Mrs. Morgan is a name most will not recognize, but she was inspiring all the same. Her story was sent to me by a reader. Imagine you’re married with three children (and another one on the way), and your husband gets killed. This was Blanche Morgan’s fate, and after her husband’s death in 1917, she spent 35 years working at the Gulf refinery. Not to bad-mouth Gulf refinery workers, but a widow with four children would not have been treated like a delicate flower at the time—or any time since. Please keep this in mind.

After her retirement in 1952, she enrolled at Lamar Tech to study religious education and earned a degree.

http://www.rediscoveringsetx.com/2014/04/16/blanches-journey-an-early-look-at-life-in-port-arthur/

 

10 Ida Luvonia Graham

Along with her husband Charles Frank Luckett Nordman Graham, Ida spent her life aiding people in the African American community. Whether it was helping the needy through the Christmas Tree project (1920), organizing the first black YMCA (1930), helping with the plans for a YWCA (1931), or improving race relations in Beaumont, Ida (and her husband) played a huge role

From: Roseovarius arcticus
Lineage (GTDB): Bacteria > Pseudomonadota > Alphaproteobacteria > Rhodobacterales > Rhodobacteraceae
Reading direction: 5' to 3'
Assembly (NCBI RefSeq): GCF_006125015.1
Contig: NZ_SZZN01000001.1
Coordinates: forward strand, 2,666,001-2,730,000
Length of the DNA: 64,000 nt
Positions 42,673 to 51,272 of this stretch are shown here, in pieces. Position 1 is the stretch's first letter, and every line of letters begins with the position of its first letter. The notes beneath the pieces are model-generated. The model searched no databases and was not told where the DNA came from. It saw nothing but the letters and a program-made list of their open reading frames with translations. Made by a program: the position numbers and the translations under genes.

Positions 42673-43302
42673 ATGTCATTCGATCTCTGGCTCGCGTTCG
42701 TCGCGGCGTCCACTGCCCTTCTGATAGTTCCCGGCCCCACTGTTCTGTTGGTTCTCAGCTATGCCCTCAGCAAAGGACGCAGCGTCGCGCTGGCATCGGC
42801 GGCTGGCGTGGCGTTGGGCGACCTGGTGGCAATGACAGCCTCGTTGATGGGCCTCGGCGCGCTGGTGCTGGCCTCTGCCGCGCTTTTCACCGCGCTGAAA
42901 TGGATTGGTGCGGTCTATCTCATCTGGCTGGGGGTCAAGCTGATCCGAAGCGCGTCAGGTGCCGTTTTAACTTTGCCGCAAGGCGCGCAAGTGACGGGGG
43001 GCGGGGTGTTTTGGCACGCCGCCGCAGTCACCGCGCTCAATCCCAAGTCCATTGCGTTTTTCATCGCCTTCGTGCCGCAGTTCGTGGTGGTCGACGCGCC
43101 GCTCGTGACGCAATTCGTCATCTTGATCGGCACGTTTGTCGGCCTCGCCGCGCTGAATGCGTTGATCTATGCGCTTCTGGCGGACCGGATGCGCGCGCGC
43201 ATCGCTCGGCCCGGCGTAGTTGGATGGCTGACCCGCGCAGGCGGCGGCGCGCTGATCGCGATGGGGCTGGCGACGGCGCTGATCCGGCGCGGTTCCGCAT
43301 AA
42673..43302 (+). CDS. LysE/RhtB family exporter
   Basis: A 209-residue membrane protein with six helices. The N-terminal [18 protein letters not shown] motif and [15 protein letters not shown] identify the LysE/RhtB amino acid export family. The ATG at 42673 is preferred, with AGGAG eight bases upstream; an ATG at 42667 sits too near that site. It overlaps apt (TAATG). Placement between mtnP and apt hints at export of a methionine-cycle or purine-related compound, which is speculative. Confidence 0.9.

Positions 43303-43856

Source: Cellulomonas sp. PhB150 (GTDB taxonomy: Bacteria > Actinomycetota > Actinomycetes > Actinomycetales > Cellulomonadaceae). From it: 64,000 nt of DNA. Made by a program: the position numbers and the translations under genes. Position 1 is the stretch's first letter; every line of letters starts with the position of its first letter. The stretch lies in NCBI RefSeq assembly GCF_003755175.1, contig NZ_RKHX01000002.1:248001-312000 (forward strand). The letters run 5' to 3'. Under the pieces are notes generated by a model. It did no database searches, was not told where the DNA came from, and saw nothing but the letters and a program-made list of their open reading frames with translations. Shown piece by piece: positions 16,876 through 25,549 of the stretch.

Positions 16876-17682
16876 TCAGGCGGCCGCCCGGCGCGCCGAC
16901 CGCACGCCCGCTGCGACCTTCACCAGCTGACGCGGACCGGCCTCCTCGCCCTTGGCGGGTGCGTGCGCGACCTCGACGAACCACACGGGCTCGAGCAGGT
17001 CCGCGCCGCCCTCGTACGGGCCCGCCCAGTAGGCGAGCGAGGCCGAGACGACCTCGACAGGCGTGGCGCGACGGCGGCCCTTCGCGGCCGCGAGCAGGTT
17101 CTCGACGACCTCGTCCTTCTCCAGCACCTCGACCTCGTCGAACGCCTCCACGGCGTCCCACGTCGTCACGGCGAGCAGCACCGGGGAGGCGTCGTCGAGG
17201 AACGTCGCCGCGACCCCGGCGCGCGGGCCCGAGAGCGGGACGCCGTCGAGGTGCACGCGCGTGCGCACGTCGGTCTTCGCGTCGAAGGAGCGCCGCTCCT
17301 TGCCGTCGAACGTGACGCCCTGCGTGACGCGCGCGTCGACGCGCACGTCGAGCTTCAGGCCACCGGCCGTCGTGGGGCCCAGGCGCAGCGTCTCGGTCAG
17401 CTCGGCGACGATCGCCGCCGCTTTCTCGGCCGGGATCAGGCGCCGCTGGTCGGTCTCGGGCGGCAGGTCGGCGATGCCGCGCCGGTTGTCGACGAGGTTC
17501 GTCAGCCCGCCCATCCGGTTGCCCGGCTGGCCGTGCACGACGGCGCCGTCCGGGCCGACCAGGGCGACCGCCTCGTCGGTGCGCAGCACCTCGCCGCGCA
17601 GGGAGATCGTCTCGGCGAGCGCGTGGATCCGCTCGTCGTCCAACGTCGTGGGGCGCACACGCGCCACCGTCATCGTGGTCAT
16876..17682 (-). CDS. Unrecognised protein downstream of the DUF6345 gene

11 Nelda Stark

Whatever side of the history fence you are on, you cannot have a list like this and not include Nelda Stark. There is a bit of controversy about how history should perceive her, so I will provide two links to represent both sides. She had an interesting life.

http://starkfoundation.org/about-the-foundation/founders/nelda-childers-stark/

http://www.ifthedevilhadawife.com/

 

12 Evelyn Keyes Evelyn Keyes